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We want to provide you with current & accurate information on Medical Marijuana subjects, such as legislation, qualifying conditions, & treatment options. This page is a portal to additional information on Medical Marijuana from reliable sources. Simply click on the links below & start exploring news, FAQs, & hot topics. Being informed about Medical Marijuana is the key to effective treatment.
City of Colorado Springs Important Contacts, (officials)
Write Mayor Bill Ritter
FREQUENTLY ASKED QUESTIONS
What if I move or my caregiver moves? What if I want to change my caregiver?
When there has been a change in the name, address, physician, or primary caregiver of a patient who has qualified for a registry identification card, that patient must notify the registry of any such change within ten days. A patient who has not designated a primary caregiver at the time of application may do so in writing at any time during the effective period of the registry identification card, and the primary caregiver may act in this capacity after such designation. CDPHE (http://www.cdphe.state.co.us/hs/Medicalmarijuana/FAQs.pdf)
Can I use my Colorado Medical Marijuana Registry identification card in another state?
At this time, there are no “reciprocity” agreements with other states to recognize the Colorado law except in Montana and Rhode Island. CDPHE (http://www.cdphe.state.co.us/hs/Medicalmarijuana/FAQs.pdf)
I am a registered patient in another state, do I have any legal right to use my medicine while visiting Colorado?
No, Colorado’s law does not recognize patients registered in other states. CDPHE (http://www.cdphe.state.co.us/hs/Medicalmarijuana/FAQs.pdf)
Where can I legally use my medicine?
No patient shall: Engage in the medical use of marijuana in a way that endangers the health or well-being of any person; or engage in the medical use of marijuana in plain view of, or in a place open to, the general public. Law enforcement has informed the Medical Marijuana Registry of the following: Any place outside of the patient’s home is considered public. “In plain view” also includes the patient’s yard or garage if that patient can be seen using their medicine by neighbors. CDPHE (http://www.cdphe.state.co.us/hs/Medicalmarijuana/FAQs.pdf)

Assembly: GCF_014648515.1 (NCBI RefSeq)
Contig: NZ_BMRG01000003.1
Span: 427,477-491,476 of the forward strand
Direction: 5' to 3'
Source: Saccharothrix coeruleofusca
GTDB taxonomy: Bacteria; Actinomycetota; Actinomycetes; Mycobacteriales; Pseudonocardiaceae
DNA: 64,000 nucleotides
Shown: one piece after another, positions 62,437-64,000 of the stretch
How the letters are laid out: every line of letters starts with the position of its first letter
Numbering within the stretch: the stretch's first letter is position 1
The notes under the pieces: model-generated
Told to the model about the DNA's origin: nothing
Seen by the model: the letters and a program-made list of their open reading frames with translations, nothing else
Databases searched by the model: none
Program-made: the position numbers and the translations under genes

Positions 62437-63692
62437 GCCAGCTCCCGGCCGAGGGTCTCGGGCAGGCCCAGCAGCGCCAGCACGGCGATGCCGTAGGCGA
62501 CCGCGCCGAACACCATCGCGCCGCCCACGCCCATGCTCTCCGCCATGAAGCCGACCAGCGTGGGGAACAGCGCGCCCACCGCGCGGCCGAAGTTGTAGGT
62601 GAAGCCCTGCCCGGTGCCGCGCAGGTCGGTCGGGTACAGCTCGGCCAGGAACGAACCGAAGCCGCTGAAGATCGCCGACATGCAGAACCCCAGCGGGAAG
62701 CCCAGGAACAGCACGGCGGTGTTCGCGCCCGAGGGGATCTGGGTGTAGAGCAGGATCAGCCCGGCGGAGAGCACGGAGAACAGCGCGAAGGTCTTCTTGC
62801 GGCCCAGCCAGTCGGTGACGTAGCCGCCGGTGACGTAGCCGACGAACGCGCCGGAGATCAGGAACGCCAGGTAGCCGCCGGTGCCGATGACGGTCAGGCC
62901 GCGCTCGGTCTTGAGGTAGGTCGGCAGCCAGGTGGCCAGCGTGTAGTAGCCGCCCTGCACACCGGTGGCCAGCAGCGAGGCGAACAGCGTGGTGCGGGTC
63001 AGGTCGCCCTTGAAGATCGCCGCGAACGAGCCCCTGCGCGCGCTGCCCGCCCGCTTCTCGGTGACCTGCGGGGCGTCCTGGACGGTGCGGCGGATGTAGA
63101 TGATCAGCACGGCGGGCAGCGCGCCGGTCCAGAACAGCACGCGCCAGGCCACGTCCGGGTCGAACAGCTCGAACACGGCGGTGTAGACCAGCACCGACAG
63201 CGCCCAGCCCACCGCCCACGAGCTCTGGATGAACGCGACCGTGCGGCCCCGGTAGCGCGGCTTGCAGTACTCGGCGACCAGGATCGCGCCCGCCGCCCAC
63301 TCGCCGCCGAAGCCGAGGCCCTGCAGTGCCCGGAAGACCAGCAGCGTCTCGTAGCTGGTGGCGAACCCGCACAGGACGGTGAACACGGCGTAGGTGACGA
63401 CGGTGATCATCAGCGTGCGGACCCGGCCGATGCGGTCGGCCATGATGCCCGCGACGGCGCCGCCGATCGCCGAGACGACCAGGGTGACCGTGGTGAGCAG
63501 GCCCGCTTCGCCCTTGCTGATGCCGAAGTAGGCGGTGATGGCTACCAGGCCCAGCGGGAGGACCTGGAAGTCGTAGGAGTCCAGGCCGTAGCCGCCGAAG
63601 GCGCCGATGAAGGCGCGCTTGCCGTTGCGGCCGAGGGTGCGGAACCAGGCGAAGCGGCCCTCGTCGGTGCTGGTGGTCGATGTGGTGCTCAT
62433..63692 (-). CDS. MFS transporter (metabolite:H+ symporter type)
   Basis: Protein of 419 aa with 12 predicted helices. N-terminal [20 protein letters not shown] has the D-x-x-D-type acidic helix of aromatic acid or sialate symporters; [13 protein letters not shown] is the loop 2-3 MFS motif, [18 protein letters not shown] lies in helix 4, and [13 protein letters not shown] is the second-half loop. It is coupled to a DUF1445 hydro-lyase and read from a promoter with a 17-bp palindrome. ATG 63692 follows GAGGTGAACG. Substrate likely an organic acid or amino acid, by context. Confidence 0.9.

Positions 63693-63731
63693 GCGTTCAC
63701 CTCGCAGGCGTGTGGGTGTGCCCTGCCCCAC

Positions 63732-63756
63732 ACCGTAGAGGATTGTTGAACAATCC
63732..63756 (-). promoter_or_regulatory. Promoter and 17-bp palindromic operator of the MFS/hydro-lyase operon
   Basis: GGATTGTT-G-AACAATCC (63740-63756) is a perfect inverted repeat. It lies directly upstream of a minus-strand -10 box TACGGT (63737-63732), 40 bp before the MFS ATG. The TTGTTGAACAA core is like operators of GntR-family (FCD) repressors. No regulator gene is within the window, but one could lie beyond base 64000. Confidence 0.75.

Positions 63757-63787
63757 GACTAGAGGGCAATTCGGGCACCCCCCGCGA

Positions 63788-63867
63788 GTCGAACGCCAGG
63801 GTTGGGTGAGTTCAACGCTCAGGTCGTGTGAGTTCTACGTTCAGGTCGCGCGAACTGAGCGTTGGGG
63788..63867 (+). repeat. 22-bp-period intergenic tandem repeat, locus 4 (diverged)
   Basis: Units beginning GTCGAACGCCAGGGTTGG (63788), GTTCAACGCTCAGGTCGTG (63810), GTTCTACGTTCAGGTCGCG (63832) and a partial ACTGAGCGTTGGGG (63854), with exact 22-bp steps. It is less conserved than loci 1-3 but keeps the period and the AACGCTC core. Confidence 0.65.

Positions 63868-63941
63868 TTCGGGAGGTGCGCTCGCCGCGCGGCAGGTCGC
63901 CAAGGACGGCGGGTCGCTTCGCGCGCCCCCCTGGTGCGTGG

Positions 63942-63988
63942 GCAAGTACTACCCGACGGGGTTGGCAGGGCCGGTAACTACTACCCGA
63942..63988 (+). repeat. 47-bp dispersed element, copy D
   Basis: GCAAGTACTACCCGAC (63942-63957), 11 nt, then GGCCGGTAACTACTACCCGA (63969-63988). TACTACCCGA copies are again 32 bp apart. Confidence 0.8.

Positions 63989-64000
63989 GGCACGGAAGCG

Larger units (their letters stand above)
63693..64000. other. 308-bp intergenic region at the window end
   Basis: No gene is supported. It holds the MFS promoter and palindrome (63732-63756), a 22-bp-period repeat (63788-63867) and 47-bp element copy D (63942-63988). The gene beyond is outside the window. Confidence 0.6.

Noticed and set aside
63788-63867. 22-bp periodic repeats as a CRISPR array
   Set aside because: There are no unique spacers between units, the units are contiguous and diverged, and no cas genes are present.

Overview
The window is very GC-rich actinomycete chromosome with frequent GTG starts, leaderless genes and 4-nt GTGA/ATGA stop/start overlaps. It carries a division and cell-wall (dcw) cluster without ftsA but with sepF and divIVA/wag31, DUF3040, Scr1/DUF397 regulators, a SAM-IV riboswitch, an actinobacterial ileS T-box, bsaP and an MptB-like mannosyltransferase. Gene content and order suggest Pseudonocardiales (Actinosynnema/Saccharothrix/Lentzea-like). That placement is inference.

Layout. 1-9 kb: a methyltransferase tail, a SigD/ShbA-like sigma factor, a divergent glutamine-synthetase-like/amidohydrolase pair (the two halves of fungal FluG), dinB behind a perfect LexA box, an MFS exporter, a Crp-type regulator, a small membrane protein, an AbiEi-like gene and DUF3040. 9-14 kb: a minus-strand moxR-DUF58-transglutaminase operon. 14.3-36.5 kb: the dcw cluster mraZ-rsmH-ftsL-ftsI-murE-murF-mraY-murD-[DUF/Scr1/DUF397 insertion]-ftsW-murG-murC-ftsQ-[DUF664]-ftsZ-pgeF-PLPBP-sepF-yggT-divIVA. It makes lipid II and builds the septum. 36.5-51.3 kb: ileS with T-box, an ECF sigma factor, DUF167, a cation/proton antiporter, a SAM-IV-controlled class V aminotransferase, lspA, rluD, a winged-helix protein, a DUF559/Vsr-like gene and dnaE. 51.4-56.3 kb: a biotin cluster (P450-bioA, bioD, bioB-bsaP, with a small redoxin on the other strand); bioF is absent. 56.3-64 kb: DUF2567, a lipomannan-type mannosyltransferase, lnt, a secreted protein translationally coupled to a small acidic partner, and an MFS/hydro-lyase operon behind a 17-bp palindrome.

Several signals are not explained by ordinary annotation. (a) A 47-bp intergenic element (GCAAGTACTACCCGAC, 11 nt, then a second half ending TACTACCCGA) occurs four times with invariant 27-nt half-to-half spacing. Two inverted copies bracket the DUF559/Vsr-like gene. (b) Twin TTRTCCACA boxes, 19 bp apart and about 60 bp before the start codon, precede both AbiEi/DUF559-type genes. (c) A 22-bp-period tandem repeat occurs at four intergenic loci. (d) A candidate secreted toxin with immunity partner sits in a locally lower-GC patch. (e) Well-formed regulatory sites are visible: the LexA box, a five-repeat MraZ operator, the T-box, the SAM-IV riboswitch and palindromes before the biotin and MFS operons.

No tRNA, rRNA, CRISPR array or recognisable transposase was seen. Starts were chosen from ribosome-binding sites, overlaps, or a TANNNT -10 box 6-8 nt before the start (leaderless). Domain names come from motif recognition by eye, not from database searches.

But isn't marijuana addictive?
“Substantial research exists regarding marijuana and addiction. While the scientific community has yet to achieve full consensus on this matter, the majority of epidemiological and animal data demonstrate that the reinforcing properties of marijuana in humans is low in comparison to other drugs of abuse, including alcohol and nicotine. According to the U.S. Institute of Medicine (IOM), fewer than one in 10 marijuana smokers become regular users of the drug, and most voluntary cease their use after 34 years of age. By comparison, 15 percent of alcohol consumers and 32 percent of tobacco smokers exhibit symptoms of drug dependence. According to the IOM, observable cannabis withdrawal symptoms are rare and have only been identified under unique patient settings. These remain limited to adolescents in treatment facilities for substance abuse problems, and in a research setting where subjects were given marijuana or THC daily. Compared with the profound physical syndrome of alcohol or heroin withdrawal, marijuana-related withdrawal symptoms are mild and subtle. Symptoms may include restlessness, irritability, mild agitation and sleep disruption. However, for the overwhelming majority of marijuana smokers, these symptoms are not severe enough to re-initiate their use of cannabis.” NORML (http://norml.org/index.cfm?Group_ID=3418)
Who is eligible to receive a medical marijuana license from teh state of Colorado?
“Colorado law allows Colorado residents to obtain a “Medical Marijuana Registry” identification card if they have a “debilitating condition” for which a doctor provides a “recommendation” that marijuana may alleviate that condition. Debilitating medical conditions include: Cancer; Glaucoma, and HIV. In addition, a doctor may recommend medical marijuana for other debilitating conditions if the condition produces one of the following conditions in the patient: Cachexia; Severe pain; Severe nausea; Seizures, including those that are characteristic of epilepsy; or persistent muscle spasms, including those that are characteristic of multiple sclerosis.
Patients who would like to obtain a recommendation for medical marijuana for a condition that is not explicitly covered by the state law should consult their doctor and attorney in advance of applying for a Medical Marijuana Registry card. Patients can petition the Health Department to add new debilitating conditions to the current list. Petitioning the Health Department requires significant scientific proof. If a prospective patient makes an application to recognize a new condition, a special rulemaking proceeding in front of the Colorado Board of Health may be necessary to add a new condition to the list. The rulemaking process is very detailed and a prospective patient should do extensive work in advance of the hearing by consulting with attorneys and doctors to make sure the application has the best chances for success.” Sensible Colorado http://sensiblecolorado.org/mm/faqs/
Rocky Mountain Cannabis Council
Colorado Department of Public Health and Environment – Medical Marijuana Regisrty